At least someone knows what I'm talking about:

"For then, though I've forgotten the reason, there is spread over everything a vague sense of wrongness, of something amiss. Like in those dreams where nothing terrible occurs - nothing that would sound even remarkable if you told it at breakfast-time - but the atmosphere, the taste, of the whole thing is deadly. So with this. I see the rowan berries reddening and don't know for a moment why they, of all things, should be depressing. I hear a clock strike and some quality it always had before has gone out of the sound. What's wrong with the world to make it so flat, shabby, worn-out looking? Then I remember." (2)

Sometimes, I want the world to by my mirror.  I'm miserable.  So everybody else damn well better be miserable too.  I'd better not see smiles.  I'd better not see a single streak of sun.  Only tears and rain and fire and brimstone.   

Here's a tough pill to swallow - enormous, sharp, chalk-dry and nasty tasting: 

The world does not revolve around me.  

People are real.  People and their personalities don’t revolve around me.  They don't fit into my mood.  Hindsight do it’s worst, in the morning, the real person is alive, kicking and contrary.  The world is real.  Trees.  Grass. Buildings.  Walls.  Rocks.  Weather.  Rage and rant, weep and whine, but the world exists without me.  Independent from me.  On it’s own.  


That's a tough pill to swallow - it’s about time I swallow it.  

(1) Dietrich Von Hildebrand, A Grief Observed.
(2) Hildebrand, A Grief Observed.
Image 1 - http://41.media.tumblr.com/tumblr_lyxlvdoMM51qafxp5o1_1280.jpg#_=_
Image 2 - http://fc00.deviantart.net/fs10/i/2006/084/5/c/suffering_girl_by_eidemon.jpg
Image 3 - https://c1.staticflickr.com/5/4136/4883667086_6e226edb7a_z.jpg
Image 4 - http://devilsfoe.com/wp-content/uploads/2014/08/Scary-Mirror.jpg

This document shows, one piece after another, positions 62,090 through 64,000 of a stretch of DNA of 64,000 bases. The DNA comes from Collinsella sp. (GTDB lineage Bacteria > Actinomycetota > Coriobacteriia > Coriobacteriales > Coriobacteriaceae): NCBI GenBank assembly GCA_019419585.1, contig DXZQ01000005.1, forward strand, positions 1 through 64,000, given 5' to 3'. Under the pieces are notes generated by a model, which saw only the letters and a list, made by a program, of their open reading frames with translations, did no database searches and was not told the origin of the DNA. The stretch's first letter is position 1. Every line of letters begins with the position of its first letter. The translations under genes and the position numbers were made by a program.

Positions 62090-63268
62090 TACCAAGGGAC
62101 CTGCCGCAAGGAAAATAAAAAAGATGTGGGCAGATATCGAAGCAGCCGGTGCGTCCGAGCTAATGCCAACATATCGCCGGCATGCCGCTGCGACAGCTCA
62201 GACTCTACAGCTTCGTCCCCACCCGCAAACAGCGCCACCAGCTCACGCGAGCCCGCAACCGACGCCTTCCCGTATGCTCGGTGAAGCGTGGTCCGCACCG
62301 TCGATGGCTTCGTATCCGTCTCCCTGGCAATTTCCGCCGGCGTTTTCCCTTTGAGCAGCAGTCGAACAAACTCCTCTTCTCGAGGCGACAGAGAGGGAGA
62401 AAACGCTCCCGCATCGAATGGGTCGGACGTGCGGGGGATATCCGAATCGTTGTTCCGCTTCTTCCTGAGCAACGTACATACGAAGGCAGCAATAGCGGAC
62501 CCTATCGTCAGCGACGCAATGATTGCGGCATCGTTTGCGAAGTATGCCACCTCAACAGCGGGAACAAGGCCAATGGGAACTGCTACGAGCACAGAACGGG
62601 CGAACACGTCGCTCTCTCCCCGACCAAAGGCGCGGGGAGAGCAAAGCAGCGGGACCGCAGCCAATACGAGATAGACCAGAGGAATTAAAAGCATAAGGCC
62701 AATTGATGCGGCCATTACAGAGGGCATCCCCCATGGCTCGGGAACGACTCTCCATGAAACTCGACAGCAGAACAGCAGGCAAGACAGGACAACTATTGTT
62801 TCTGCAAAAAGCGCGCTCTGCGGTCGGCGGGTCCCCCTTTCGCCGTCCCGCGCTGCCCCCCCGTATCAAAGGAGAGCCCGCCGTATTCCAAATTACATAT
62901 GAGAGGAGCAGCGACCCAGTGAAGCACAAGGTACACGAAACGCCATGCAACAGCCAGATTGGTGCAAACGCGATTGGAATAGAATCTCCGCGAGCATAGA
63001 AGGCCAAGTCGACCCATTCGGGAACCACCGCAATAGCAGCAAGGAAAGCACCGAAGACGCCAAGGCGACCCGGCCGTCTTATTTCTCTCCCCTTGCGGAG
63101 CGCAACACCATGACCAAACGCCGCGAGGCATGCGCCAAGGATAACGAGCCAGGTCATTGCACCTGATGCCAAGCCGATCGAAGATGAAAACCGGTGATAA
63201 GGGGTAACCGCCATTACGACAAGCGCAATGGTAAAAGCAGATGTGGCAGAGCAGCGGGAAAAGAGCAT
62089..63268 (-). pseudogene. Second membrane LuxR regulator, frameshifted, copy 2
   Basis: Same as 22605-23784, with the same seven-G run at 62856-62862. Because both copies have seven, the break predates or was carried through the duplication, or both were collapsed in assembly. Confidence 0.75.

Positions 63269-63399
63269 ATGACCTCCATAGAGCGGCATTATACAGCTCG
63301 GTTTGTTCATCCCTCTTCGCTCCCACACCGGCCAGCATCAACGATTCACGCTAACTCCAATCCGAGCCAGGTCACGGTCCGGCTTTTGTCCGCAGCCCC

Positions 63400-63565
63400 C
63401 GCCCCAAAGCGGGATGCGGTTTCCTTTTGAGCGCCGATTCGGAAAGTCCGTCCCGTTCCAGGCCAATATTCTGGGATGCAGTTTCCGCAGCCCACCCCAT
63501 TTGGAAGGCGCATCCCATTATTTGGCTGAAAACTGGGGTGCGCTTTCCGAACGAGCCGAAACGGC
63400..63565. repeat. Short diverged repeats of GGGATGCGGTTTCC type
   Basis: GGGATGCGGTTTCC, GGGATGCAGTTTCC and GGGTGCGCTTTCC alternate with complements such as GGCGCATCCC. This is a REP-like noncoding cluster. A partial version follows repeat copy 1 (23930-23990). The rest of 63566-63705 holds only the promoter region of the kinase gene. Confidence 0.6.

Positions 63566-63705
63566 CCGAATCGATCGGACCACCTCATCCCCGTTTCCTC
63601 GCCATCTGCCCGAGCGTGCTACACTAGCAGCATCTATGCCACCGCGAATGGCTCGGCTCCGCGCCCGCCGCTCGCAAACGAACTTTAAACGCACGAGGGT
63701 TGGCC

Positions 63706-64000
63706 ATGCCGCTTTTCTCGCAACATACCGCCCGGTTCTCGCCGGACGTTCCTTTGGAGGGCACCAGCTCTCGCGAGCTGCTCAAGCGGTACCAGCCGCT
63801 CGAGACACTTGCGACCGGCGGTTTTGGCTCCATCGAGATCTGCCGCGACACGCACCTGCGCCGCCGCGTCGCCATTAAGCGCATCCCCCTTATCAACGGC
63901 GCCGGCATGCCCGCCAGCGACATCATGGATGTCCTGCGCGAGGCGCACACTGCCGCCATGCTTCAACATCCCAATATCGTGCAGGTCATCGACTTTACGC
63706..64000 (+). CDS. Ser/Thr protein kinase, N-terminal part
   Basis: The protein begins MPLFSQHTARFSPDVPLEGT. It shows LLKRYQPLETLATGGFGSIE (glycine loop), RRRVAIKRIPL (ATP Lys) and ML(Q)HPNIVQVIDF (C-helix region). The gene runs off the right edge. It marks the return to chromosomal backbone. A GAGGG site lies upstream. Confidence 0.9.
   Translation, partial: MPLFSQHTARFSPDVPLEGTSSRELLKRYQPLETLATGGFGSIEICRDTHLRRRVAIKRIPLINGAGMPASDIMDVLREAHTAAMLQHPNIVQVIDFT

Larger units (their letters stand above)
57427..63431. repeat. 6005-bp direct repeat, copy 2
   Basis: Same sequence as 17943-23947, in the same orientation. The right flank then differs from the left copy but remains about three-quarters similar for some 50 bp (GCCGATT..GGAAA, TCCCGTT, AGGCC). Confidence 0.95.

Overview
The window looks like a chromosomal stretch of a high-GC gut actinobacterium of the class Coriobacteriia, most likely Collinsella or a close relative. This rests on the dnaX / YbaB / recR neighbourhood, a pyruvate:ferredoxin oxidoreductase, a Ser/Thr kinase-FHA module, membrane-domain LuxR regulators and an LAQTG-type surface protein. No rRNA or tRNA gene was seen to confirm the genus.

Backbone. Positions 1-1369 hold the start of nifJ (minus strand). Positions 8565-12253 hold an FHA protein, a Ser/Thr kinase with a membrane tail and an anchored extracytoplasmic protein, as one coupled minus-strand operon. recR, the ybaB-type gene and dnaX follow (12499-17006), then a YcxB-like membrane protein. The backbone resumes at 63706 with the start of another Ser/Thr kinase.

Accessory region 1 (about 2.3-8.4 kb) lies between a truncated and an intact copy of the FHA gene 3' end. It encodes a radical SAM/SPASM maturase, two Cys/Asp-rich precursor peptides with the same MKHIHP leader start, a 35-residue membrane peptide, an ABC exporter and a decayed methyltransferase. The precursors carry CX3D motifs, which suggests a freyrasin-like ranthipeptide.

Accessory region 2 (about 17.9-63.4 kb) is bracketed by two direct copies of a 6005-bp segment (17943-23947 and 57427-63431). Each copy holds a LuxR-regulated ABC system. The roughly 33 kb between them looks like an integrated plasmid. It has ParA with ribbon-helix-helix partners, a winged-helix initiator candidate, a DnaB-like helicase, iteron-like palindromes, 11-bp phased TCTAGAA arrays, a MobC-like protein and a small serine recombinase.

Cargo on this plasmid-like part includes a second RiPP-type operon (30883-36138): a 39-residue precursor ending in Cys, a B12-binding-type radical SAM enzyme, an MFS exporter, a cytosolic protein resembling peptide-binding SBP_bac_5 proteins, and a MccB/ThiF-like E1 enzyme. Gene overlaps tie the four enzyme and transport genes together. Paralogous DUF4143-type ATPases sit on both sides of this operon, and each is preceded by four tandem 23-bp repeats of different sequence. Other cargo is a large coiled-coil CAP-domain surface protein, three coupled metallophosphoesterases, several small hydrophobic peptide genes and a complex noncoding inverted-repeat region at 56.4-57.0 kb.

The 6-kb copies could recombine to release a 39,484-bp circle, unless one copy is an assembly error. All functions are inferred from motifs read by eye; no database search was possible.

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1 comments

  1. it's is not its... and something is off with the footnotes that I won't say ... But grammar aside, what you say about memory is beautiful even if it is a bit terrifying to think that certain forms of memory reflect too much of a subjective vision, somehow as if memory inevitably passed onto imagination
    ... and yet, you are only looking at memory from the perspective of loss and nostalgia. There are other situations where memory forces itself on us with an implacable precision that bespeaks of an all-too-objective reality, such as when we run away from our past, or else when our past is too much to handle. In these situations memory strikes us because it gives reality in an overdetermined manner, somewhat like a photograph, but more like a genuine masterpiece. At other times the work of memory can be more hopeful without having to become impersonal. Think of what happens when, upon relishing in familiar memories remembrance brings something unexpected to the fore, something that, in addition, shines in a new light perhaps because only now, after it has been long past, I can at last make sense of it. In this case memory reconnects me with a reality that is independent from me, but which nonetheless addresses me, saying, like in Alice in Wonderlands: "remember me."